The reaction mixture is prepared by mixing the ground aluminum source (alipro or CATAPAL) with the H3 PO4 and water on a gradual basis with occasional cooling with an ice bath. The resulting mixture is blended until a homogeneous mixture is observed. When the aluminum source is CATAPAL the water and H3 PO4 are first mixed with the CATAPAL added thereto. The magnesium acetate is dissolved in a portion of the water and is then added followed by addition of the LUDOX-LS. The combined mixture is blended until a homogeneous mixture is observed. The organic templating agent is added to this mixture and blended until a homogeneous mixture is observed. The resulting mixture (final reaction mixture) is placed in a lined (polytetrafluoroethylene) stainless steel pressure vessel and digested at a temperature (150 C. or 200 C.) for an effective time. Alternatively, if the digestion temperature is 100 C. the final reaction mixture is placed in a lined (polytetrafluoroethylene) screw top bottle for a time. Digestions are typically carried out under autogenous pressure. The products are removed from the reaction vessel, cooled and evaluated as set forth hereinafter.

Method B

When method B is employed the organic templating agent is di-n-propylamine. The aluminum source, silicon source and one-half of the water are first mixed and blended until a homogeneous mixture is observed. A second solution was prepared by mixing the remaining water, the H3 PO4 and the magnesium acetate. This solution is then added to the above mixture. The magnesium acetate and H3 PO4 solution is then added to the above mixture and blended until a homogeneous mixture is observed. The organic templating agent(s) is/are then added and the resulting reaction mixture digested and product recovered as in Method A.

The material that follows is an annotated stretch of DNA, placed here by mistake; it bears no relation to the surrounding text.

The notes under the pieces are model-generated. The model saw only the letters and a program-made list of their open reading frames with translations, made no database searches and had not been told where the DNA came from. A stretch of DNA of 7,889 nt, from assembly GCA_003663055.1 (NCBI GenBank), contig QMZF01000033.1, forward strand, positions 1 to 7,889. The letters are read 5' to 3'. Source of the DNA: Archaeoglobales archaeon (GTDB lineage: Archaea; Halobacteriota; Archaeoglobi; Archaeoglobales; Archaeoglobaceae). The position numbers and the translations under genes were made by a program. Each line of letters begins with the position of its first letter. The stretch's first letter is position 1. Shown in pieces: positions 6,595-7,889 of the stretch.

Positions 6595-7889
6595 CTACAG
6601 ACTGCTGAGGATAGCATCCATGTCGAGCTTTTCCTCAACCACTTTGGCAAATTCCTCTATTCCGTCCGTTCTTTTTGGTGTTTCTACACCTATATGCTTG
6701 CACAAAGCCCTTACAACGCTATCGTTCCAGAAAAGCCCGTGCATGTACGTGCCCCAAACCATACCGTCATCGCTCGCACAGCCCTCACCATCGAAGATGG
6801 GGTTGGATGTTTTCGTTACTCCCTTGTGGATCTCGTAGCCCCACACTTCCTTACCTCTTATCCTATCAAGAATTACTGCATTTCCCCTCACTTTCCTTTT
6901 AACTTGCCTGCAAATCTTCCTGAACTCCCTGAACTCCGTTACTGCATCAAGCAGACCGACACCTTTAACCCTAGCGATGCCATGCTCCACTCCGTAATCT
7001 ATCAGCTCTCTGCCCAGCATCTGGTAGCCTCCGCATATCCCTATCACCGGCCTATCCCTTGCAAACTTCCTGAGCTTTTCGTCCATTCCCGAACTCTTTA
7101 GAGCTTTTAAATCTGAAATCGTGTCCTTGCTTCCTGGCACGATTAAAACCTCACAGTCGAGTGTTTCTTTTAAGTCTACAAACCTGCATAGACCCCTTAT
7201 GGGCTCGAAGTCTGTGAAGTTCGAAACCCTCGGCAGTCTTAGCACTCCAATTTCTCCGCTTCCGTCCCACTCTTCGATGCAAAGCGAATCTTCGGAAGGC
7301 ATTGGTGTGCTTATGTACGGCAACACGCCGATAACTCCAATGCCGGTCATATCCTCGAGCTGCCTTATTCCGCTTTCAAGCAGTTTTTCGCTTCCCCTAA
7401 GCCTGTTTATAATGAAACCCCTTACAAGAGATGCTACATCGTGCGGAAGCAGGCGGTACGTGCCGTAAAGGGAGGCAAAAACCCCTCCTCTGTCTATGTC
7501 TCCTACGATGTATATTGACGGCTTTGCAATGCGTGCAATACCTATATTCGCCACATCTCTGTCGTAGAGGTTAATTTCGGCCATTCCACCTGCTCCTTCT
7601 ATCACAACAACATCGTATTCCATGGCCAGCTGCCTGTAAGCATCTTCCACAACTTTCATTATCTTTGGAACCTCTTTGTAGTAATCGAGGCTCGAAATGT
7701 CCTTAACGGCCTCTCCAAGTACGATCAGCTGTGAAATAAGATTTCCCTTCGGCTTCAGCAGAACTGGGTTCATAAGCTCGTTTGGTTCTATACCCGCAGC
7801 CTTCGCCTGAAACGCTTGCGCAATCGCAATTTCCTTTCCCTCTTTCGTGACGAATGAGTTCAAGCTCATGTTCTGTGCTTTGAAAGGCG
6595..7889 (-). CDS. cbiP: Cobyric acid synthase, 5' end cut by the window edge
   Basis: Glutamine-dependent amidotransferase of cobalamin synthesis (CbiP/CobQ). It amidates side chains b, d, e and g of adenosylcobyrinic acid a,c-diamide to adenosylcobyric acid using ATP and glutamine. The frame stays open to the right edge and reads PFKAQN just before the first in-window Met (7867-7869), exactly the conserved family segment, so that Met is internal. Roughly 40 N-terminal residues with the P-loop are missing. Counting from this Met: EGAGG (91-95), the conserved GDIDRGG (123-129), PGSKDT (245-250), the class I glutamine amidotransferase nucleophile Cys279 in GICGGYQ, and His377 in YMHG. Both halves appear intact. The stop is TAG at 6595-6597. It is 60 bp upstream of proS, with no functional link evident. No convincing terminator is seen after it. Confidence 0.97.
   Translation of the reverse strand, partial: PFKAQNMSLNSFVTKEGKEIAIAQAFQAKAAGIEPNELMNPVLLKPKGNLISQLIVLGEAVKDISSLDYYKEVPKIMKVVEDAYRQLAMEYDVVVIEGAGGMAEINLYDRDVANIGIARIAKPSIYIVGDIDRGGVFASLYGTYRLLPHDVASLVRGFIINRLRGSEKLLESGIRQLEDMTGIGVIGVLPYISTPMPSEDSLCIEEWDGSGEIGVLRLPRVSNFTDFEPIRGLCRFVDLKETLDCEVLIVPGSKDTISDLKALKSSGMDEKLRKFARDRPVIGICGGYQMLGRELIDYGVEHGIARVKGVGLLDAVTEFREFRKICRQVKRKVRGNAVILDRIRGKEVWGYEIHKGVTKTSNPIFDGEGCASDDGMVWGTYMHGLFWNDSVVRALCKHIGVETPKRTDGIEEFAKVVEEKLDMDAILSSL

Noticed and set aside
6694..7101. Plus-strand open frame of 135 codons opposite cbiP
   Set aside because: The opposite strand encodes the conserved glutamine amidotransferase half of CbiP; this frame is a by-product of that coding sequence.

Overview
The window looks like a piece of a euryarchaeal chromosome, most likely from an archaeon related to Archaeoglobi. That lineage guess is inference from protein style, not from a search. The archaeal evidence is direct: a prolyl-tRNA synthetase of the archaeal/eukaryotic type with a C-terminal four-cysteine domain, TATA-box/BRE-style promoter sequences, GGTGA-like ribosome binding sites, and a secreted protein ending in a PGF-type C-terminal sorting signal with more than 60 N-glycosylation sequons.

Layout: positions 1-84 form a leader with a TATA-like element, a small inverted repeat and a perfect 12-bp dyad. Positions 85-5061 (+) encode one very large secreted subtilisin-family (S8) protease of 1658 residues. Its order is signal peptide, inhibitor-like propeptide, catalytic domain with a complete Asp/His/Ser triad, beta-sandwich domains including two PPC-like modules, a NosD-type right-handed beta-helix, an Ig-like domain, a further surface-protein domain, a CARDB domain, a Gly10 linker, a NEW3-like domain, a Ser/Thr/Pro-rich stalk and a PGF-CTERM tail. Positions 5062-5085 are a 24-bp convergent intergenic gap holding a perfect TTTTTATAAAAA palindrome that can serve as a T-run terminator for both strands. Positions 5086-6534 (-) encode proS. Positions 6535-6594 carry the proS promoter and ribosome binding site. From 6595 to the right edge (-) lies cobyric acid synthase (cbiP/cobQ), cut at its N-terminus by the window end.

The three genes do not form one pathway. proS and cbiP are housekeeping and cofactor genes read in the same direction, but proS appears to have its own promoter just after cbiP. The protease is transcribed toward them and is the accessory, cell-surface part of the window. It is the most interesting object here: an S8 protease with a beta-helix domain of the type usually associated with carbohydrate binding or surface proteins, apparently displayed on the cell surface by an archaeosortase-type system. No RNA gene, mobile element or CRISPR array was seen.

Method C

Method C is carried out by mixing aluminum isopropoxide, LUDOX LS and water in a blender or by mixing water and aluminum iso-propoxide in a blender followed by addition of the LUDOX LS. H3 PO4 and magnesium acetate are then added to the resulting mixture. The organic templating agent is then added to the resulting mixture and digested and product recovered as in Method A.

MnAPSO MOLECULAR SIEVES

As already mentioned, the MnAPSO molecular sieves are described in U.S. Pat. No. 4,686,092 issued Aug. 11, 1987 (incorporated herein by reference).

CoAPSO MOLECULAR SIEVES

The CoAPSO molecular sieves of U.S. Ser. No. 600,174, filed Apr. 13, 1984 have three-dimensional microporous framework structures of CoO2 -2, AlO2 -, PO2 + and SiO2 tetrahedral units and have an empirical chemical composition on an anhydrous basis expressed by the formula:

mR: (Co2 Alx Py Siz)O2 

wherein "R" represents at least one organic templating agent present in the intracrystalline pore system; "m" represents the molar amount of "R" present per mole of (Cow Alx Py Siz)O2 and has a value of from zero to about 0.3; and "w", "x", "y" and "z" represent the mole fractions of cobalt, aluminum, phosphorus and silicon, respectively, present as tetrahedral oxides, where the mole fractions "w", "x", "y" and "z" are each at least 0.01 and are generally defined, as being within the limiting compositional values or points as follows:

______________________________________  Mole FractionPoint    x            y      (z + w)______________________________________A        0.60         0.38   0.02B        0.38         0.60   0.02C        0.01         0.60   0.39D        0.01         0.01   0.98E        0.60         0.01   0.39______________________________________

In a preferred subclass of the CoAPSO molecular sieves the values of "w", "x", "y" and "z" in the above formula are within the limiting compositional values or points as follows:

______________________________________  Mole FractionPoint    x            y      (z + w)______________________________________a        0.55         0.43   0.02b        0.43         0.55   0.02c        0.10         0.55   0.35d        0.55         0.10   0.35______________________________________